DANIEL LEAL-OLIVAS/AFP/Getty Images
How different history might have been. In 1986 a young Nigel Farage narrowly avoided being in one of the most notorious television documentaries of the period. In the Fishing party, made by the BBC’s Forty Minutes minutes team, four City workers were done up like kippers. They were filmed at home, in the City and in Scotland fishing, and shooting seagulls, their prattling about race, class and money intercut with radio reports of famine and poverty. After the programme aired the participants were mocked in the media as representatives of the worst excesses of the Thatcherite era. A reviewer concluded: “Any left-wing playwright would be hard pressed to come up with a juicier collection of right-wing nitwits.”
In my new book on Big Bang and the City revolution – Crash Bang Wallop: the inside story of London’s Big Bang and a financial revolution that changed the world – I explain how Farage had a lucky escape in the mid-1980s. The programme stained the reputations of those involved, and one made a short film later about the horrors of being a media target and regretting the appalling publicity. Farage was too busy that week and at the last moment turned down the chance to take part. If he had been on the Fishing Party it would not have helped him start a political career. Tainted as a total nitwit, would he ever have appeared again? Would he have become leader of his party? Would there have been an EU referendum? Would the UK be leaving the EU without the role played in the last few years by Nigel Farage?
Farage handed over the leadership of UKIP today to his newly elected successor Diane James, at the annual conference of Britain’s Eurosceptic party, with his supporters holding up signs declaring him a “statesman”. They are are quite clear that he was the victor in the referendum. Without him there would be no Brexit, they say, which helps explain why he is so disliked by Remain voters.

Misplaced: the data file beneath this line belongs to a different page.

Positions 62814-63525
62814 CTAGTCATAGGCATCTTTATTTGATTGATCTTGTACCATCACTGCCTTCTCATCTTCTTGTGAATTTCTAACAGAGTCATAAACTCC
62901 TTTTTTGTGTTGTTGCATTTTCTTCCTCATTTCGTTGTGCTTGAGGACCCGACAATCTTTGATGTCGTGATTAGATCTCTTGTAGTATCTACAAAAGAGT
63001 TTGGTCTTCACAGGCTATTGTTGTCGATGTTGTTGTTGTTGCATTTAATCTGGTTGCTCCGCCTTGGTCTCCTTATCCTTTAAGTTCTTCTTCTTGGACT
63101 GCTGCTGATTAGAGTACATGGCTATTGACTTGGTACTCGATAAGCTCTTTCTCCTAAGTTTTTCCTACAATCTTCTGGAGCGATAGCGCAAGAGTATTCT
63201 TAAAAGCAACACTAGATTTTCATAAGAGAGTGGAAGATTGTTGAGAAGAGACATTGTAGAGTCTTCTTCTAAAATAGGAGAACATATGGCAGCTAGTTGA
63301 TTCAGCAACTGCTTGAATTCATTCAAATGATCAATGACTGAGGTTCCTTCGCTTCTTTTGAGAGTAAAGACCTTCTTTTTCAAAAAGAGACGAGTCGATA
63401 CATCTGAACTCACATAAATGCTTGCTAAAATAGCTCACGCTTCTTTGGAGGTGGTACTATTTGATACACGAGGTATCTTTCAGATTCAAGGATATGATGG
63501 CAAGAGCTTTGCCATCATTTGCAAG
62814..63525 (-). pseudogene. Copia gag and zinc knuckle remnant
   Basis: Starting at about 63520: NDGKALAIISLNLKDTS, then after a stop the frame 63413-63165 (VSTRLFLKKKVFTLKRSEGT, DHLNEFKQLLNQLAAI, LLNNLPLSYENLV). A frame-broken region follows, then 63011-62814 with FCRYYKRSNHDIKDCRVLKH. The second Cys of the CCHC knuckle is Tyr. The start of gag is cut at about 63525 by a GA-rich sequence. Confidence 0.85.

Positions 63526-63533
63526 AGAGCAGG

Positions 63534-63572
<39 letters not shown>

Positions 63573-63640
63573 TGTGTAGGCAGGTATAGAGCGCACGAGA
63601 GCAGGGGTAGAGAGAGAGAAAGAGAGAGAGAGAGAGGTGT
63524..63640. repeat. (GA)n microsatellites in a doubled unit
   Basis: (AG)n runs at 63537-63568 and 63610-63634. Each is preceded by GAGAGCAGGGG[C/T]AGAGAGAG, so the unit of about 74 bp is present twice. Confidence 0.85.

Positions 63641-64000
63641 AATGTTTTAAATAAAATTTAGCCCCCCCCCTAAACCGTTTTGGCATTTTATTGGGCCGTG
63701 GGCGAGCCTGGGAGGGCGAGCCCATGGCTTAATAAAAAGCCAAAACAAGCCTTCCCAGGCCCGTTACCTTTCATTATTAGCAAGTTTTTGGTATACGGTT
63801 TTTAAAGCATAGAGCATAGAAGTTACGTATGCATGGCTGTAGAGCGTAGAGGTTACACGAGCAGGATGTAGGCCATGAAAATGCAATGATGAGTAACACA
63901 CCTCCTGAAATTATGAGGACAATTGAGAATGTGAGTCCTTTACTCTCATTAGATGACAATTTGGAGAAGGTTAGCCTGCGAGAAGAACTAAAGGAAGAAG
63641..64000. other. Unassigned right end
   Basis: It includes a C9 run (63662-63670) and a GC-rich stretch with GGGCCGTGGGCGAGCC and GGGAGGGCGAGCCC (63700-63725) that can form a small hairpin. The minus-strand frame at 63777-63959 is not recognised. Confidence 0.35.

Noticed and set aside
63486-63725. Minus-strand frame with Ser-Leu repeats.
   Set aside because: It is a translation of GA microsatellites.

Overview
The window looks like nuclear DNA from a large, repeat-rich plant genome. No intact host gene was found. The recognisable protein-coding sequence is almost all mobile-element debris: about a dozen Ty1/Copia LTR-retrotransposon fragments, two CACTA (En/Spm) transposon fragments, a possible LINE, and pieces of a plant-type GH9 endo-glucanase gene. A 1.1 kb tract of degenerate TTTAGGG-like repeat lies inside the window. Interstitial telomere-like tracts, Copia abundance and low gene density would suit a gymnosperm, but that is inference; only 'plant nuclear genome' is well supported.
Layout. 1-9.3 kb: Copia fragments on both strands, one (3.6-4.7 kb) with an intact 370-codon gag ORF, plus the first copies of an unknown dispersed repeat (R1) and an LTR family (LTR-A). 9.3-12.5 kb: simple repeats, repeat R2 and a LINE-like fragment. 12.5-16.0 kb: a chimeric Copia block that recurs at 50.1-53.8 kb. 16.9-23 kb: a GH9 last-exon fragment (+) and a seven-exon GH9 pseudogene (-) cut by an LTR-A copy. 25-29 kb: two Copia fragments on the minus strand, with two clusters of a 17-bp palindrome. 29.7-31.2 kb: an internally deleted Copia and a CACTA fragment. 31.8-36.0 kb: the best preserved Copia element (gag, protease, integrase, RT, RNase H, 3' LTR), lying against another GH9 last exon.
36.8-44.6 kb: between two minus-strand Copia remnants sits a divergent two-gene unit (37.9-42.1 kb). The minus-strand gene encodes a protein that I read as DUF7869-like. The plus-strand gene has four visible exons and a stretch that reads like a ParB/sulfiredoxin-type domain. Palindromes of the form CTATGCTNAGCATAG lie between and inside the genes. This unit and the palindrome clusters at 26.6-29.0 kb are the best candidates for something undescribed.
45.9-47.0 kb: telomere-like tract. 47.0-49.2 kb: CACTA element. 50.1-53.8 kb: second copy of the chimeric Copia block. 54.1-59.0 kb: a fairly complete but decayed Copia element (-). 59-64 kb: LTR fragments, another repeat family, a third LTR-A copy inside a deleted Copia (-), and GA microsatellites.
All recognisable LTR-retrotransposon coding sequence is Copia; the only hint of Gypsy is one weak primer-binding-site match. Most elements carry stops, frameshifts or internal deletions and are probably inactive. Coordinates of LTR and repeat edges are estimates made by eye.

But for many other Brexit voters too (a majority of them the polls make clear) Farage is a deeply problematic individual. They do not want to be associated with him or his rhetoric. The appeal of UKIP is by definition narrow, despite Farage’s phenomenal publicity drive in the last decade. Among angry blazer-wearing persons he is the king of the saloon bar. Alienated working-class former Labour voters have also become attracted to his alleged plain-speaking on immigration. Beyond that he is actively disliked by many Britons, even those who want to leave the EU. It should not be forgotten that his appeal was very much to a minority of somewhere between 10 to 15% of Britons.
Even so, there is no avoiding it. It doesn’t matter whether you are for or against Farage (I have criticised him pretty incessantly for his rabble-rousing). On any remotely objective reading, Farage is one of the most influential politicians in British and European affairs in the opening decades of the 21st century, and he succeeded outside parliament in opposition to the established order, cleverly exploiting unrest with Westminster and Brussels, twin centres of Establishment power.
It is easy to forget that less than a decade ago the idea of a referendum on Britain leaving the EU seemed a remote and wacky notion. Farage was elected UKIP leader for the first time in 2006, at the low ebb of Euroscepticism, taking over from Roger Knapman. The following year the attempts to get a vote on the Lisbon treaty collapsed through lack of voter interest. Euroscepticism seemed to be a dying force, with David Cameron dedicated to getting the Tories to stop banging on about the EU in return for power. Plenty of moderate Eurosceptics thought of a referendum as a nice idea that would never happen. Going on about it got you strange looks.